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An Air-Cooled Fan, Too!
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Our New Beetle, bought used 3 mos. ago, has a lot of paint imperfections and small rock chip marks on the frontal areas. Could going over these areas with a clay bar help cosmetically? How does one go abot applying a clay bar properly? By using with plain water, sudsy (car wash mixed) water, or a misting detailer like the one Meguiars puts out? :confused:
 

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I find that the Mothers clay bar kit is very good for being readily availble (Pep Boys). I do recommend buying an additional bottle of Quick Mist Detailer (I prefer Meguiar's).

The claying process will greatly help remove rough spots and smooth out the paint.

Do not use water, or soapy water. The quick-detailing sprays are best to use, as the clay needs a proper lubricant to prevent from sticking to the car. You will also have to wipe up as well.

Follow the claying with a good coat of wax (I like Meguiar's Gold Class paste), and you'll be good to go.

-Des
 

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Well, the clay bar will not help with things such as rock chips, and if the imperfections to the paint are under the clear coat (and not just as a result of something on the surface itself), the claybar will not help with that.

The main purpose of a claybar is to clean the surface. It helps in removing wax, as well as any airborne contaminents, dirt, grease, etc. It's just a very good cleaning tool.

If you are using the claybar to strip off an old coat of wax before applying a new one, I do not recommend using the detailer spray that often comes with some of those kits. That detailer spray contains a wax, which defeats the whole purpose.

Before I apply a new coat of wax, I always strip the old wax by first washing with Dawn dish soap (only time I use this, as it's a bit acidic, and will help remove the old wax). I then claybar the entire car, using a solution of water / car wash detergent), I then wash the car a second time, with just the car wash detergent.
 

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An Air-Cooled Fan, Too!
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Discussion Starter #5
It's some what confusing, but.....

See, that's what I was a little confused about. I read in another automotive forum some time back where a guy was using carwash H2O for the "lubricant" to claybar his truck. And, when I went to use a commerical demister/detailer (in my case it was Eagle One), it seemed to be "too slick" and I couldn't see where the clay was doing anything other than "gliding over the surface." Okay, I'll try it both ways: with the Meguiar's Quik Detailer and with just sudsy (car wash 'detergetn') water and see what seems to work...Thanks for the replies..:)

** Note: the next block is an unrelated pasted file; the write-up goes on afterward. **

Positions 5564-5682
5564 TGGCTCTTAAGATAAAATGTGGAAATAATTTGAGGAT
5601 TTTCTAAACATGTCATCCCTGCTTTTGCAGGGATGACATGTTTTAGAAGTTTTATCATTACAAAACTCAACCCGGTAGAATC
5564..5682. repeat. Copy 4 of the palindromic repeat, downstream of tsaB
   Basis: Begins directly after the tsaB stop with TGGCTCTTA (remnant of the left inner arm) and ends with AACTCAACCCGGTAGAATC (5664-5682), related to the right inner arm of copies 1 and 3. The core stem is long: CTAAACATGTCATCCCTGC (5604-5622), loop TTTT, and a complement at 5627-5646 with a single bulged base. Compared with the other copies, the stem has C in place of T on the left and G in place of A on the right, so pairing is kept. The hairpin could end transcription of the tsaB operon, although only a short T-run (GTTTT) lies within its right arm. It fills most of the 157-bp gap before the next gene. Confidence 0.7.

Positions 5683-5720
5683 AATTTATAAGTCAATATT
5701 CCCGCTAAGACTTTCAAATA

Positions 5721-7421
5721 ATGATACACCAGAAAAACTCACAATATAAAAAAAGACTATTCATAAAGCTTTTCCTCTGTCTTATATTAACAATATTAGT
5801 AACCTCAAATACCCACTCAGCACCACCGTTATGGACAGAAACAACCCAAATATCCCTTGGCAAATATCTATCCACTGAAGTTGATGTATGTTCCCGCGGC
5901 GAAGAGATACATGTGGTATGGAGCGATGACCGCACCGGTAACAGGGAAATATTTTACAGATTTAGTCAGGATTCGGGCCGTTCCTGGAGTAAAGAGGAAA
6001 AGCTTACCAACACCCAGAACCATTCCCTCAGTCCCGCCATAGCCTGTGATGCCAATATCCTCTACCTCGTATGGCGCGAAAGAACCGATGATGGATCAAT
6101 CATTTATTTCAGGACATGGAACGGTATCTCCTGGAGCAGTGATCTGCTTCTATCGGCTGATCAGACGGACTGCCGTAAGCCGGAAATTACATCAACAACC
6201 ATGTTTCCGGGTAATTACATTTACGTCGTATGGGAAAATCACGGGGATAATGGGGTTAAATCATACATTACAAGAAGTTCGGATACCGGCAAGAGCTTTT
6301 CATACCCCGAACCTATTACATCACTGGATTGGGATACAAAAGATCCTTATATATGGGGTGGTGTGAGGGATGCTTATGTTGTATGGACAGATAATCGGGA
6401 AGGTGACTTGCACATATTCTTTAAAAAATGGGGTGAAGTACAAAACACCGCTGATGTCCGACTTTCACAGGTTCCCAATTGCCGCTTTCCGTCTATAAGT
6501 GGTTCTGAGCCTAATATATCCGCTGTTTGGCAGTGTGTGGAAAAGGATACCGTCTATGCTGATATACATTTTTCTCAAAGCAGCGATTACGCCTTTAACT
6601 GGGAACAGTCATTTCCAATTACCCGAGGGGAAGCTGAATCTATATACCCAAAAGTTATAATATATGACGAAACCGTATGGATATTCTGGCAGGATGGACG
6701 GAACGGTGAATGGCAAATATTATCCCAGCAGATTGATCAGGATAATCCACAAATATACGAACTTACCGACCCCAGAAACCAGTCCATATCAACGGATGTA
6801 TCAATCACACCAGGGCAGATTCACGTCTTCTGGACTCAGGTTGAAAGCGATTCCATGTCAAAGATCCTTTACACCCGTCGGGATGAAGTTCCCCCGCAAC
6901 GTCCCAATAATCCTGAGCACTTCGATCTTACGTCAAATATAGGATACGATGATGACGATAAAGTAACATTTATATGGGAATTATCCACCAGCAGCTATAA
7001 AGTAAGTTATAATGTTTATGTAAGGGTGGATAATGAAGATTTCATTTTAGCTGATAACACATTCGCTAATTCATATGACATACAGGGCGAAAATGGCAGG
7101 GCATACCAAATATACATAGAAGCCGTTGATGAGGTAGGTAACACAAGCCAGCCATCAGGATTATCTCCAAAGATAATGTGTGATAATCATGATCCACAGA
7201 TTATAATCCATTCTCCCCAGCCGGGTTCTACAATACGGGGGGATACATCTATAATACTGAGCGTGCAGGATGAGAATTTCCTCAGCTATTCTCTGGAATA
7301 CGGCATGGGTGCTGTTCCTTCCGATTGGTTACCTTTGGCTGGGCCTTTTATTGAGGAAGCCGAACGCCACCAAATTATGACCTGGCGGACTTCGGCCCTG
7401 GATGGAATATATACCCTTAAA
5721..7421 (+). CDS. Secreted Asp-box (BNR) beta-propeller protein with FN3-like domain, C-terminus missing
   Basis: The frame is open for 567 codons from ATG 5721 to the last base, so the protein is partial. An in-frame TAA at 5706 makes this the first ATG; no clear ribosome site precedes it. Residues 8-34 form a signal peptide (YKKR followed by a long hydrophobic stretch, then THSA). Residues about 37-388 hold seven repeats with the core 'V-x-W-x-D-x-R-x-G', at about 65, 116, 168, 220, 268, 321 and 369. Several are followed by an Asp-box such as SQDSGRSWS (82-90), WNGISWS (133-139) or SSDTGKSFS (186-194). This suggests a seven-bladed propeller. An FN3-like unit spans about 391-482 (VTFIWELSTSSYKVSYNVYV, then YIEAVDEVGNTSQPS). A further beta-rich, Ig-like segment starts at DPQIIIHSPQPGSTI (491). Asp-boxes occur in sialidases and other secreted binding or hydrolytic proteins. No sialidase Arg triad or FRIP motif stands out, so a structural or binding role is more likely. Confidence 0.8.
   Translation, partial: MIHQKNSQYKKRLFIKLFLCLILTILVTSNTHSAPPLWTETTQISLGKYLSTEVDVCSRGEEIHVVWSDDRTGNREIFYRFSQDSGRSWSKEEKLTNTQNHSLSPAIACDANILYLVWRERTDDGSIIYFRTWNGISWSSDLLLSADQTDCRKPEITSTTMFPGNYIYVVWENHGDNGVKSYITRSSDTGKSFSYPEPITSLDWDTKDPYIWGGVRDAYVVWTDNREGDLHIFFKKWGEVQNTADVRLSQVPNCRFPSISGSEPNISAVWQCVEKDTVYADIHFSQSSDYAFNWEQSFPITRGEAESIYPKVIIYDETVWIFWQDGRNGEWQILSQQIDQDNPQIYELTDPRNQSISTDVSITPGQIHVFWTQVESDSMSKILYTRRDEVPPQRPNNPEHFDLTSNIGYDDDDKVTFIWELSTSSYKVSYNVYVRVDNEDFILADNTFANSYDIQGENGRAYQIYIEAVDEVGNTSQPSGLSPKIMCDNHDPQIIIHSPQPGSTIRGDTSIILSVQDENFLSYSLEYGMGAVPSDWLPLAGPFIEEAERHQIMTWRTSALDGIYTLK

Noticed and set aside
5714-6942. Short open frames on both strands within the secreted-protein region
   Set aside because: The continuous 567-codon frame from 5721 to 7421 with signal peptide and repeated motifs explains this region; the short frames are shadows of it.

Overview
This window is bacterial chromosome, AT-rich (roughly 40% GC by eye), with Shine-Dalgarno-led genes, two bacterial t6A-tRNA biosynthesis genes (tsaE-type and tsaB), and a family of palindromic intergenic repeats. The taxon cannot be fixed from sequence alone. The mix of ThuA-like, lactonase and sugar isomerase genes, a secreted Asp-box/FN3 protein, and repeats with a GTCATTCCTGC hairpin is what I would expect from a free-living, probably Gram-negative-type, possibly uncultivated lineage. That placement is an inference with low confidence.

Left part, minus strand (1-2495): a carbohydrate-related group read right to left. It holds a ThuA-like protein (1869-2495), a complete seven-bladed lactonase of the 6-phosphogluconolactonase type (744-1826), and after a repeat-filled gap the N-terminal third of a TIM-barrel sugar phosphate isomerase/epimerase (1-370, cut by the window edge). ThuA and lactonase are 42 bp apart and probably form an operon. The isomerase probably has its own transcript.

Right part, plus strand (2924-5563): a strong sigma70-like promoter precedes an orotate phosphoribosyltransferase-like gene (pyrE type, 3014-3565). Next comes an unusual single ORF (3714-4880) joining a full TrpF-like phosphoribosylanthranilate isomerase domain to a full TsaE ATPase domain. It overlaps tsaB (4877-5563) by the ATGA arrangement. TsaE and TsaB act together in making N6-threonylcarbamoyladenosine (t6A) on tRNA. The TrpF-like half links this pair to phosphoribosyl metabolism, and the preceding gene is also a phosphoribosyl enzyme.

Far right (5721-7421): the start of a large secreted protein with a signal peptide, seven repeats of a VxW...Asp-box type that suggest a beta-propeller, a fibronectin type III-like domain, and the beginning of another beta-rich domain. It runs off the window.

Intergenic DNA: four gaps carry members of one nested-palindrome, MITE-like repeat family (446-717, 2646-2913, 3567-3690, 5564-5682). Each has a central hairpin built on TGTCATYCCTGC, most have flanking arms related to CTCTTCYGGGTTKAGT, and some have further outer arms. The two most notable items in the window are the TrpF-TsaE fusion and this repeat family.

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#1 Auntie
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The clay bar works wonders on white cars. I live with a lot of dirt surrounding me, so Bugzzi gets dirty very easily and quickly. It eventually gets a yellowish tinge to the paint, without you really realizing it! After claying it, it's amazing to see. It also seemed to help minor little scratches.
 

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An Air-Cooled Fan, Too!
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Discussion Starter #10
bmxbugzzi said:
The clay bar works wonders on white cars. I live with a lot of dirt surrounding me, so Bugzzi gets dirty very easily and quickly. It eventually gets a yellowish tinge to the paint, without you really realizing it! After claying it, it's amazing to see. It also seemed to help minor little scratches.
That sounds great, but just how do you use it? When I spray the surface first with the detailers spray, like Eagle One or Meguiar's, it's so slick and slippery on the surface that it seems to me that the clay is gliding right over it and not removing much...:confused:
 

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Beetlebomb said:
That sounds great, but just how do you use it? When I spray the surface first with the detailers spray, like Eagle One or Meguiar's, it's so slick and slippery on the surface that it seems to me that the clay is gliding right over it and not removing much...:confused:
It's supposed to do just that, you don't want the claybar "sticking" to the surface as you use it. It sounds like you need a good buff job on the paint using polishing or, in extreme instances, rubbing, compound.

The claybar is really good at pulling surface contamanints out of the paint, which is why the paint is glass-smooth after you use it. Polishing & rubbing compounds do the same thing, but they actually remove a small layer of paint/clearcoat.

From what you describe, it sounds like you want the paint polished or buffed out. I don't think a claybar is going to give you the results you desire.
 
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